3-D Printers Are Now Making Hair: Is This the Future of Extensions?

That would be convenient.

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In the wake of Selena Gomez's confession that most of the hair on her head was not her own last month, I got to explore the ins and outs of hair extensions. Two of my biggest takeaways were that 1) Good quality is paramount and 2) They *will* cost you. 

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And while I'm still totally mystified by how 3D printers actually work, when I learned that they're now printing actual, totally real hair through a process called furbrication (Carnegie Mellon University researchers insist this is a real word), I didn't immediately question it.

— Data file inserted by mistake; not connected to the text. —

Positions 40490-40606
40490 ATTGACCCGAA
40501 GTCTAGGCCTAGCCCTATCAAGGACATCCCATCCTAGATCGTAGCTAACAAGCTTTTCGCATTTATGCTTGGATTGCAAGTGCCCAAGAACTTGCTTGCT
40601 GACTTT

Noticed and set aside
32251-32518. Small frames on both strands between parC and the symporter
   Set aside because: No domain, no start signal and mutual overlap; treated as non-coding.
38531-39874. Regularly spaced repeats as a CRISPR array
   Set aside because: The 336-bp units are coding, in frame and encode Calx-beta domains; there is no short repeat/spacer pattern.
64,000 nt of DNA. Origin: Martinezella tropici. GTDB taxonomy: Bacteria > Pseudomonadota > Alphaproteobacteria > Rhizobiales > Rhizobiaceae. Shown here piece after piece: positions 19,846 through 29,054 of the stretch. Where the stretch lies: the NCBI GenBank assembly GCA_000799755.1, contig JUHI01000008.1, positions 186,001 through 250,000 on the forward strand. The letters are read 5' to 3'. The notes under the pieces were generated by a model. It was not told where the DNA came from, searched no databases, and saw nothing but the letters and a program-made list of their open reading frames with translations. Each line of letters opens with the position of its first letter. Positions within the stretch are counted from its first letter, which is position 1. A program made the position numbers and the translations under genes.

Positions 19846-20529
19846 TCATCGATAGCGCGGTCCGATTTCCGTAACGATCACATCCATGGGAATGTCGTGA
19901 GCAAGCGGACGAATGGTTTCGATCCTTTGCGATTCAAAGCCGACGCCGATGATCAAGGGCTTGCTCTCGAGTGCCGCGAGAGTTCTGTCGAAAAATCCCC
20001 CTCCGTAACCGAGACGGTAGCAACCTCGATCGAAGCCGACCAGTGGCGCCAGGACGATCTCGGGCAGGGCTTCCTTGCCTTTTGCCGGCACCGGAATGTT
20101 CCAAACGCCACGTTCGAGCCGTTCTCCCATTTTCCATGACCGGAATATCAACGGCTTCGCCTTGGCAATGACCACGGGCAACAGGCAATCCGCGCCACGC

In fact, I wondered could this be the future of hair extensions? And more importantly, did this technology have the power to make quality hair pieces more affordable?

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Alas, it's not that simple. While you can produce hairs of different colors, thickness, and lengths that can be cut, braided, and styled like human hair, these strands are, in fact, plastic—requiring no more than a regular 3D printer and flexible plastic material to be made. 

They may look the part for the tiny toy trolls and horses currently donning the sample strands, but what separates these fibers from the synthetic platinum blonde doll hairs on Barbie's head? I'm not exactly sure. 

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